Chairman at People’s Vote accused of launching ‘wrecking ball’ through campaign

Roland Rudd appears on the radio. Photograph: LBC.

Roland Rudd appears on the radio. Photograph: LBC. - Credit: Archant

The head of communications for the People's Vote campaign has accused the chairman of putting a 'wrecking ball' through the campaign amid an apparent power struggle in the group working towards a second EU referendum.

Tom Baldwin said Roland Rudd, chairman of the campaign, is "making a mistake that I think a lot of businessmen do when they dabble in politics".

Rudd, meanwhile, denied there was any row.

Asked if he has been sacked by Rudd, Baldwin said there is a "curious situation", telling BBC Radio 4's Today programme: "Roland Rudd has chosen this time to put a wrecking ball really through the campaign.

"It's not about me, and it's certainly not about him. I mean the People's Vote campaign is five different organisations.

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"He is non-executive chairman of one, I think the outgoing executive chairman of one.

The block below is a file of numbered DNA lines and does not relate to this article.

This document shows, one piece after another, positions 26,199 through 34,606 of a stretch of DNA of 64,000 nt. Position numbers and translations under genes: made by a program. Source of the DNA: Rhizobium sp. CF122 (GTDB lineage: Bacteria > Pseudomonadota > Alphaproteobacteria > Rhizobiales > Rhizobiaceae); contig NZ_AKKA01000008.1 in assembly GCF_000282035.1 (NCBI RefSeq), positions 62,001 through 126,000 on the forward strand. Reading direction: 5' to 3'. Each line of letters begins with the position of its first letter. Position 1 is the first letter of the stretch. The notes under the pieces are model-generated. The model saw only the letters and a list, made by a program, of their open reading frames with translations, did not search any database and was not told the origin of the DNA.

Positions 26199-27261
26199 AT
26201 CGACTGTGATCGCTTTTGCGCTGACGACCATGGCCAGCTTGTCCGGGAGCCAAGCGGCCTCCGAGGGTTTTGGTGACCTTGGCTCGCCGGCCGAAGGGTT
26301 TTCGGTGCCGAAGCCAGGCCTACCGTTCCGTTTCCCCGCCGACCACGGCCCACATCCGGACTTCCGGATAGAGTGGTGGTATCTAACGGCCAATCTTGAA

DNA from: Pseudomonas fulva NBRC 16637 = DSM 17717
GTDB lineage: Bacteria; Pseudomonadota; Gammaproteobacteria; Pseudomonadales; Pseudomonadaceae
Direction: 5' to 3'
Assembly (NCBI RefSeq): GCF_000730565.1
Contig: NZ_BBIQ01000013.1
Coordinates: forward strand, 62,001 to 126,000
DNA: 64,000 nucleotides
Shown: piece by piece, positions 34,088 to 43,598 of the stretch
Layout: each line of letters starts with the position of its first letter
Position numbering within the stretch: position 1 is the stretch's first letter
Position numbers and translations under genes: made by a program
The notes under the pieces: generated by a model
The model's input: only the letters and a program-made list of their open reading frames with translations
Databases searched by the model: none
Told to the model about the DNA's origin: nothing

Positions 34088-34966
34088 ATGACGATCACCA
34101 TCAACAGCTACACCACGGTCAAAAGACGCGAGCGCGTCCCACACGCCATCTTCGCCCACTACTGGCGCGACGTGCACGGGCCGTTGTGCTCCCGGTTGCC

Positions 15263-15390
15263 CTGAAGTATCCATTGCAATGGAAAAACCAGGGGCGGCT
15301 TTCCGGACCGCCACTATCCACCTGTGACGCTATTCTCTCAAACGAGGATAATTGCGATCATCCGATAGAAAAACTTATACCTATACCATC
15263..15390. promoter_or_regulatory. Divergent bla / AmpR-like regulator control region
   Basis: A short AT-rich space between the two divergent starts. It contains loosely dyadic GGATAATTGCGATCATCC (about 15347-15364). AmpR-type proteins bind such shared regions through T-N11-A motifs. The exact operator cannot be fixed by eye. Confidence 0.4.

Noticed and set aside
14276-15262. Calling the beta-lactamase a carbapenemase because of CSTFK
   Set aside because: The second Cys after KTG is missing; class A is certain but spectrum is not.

"And he's making a mistake that I think a lot of businessmen do when they dabble in politics, which is to think that because they had a certain title on a board that they then own the campaign."

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Presser further on whether Rudd sacked him, Baldwin said: "He technically controls my contract but he didn't appoint me. He doesn't pay me."

Baldwin said he planned to go into work on Monday morning - although he and his team reportedly later decamped to a cafe.

Rudd later told the programme: "Listen, there's no row about where we stand. We all want another vote."

Asked if Baldwin is still welcome within the campaign, Rudd - the brother of former Tory cabinet minister Amber Rudd - said he has "an opportunity for a different type of role".

Rudd added: "I want to make clear, there's no row about the remain side and PV. Everyone knows where we stand on this."

Baldwin said: "It doesn't seem to be the best week to be putting a wrecking ball through the campaign, demoralising staff, and demoralising all the activists, the thousands and thousands of activists who paid for our campaign, the millions of people who support us out there in the country."

He said the People's Vote campaign "belongs to the people, not just one businessman", adding: "It's really not for him to tell the campaign what to do I'm afraid today, particularly in a week as crucial as this one."

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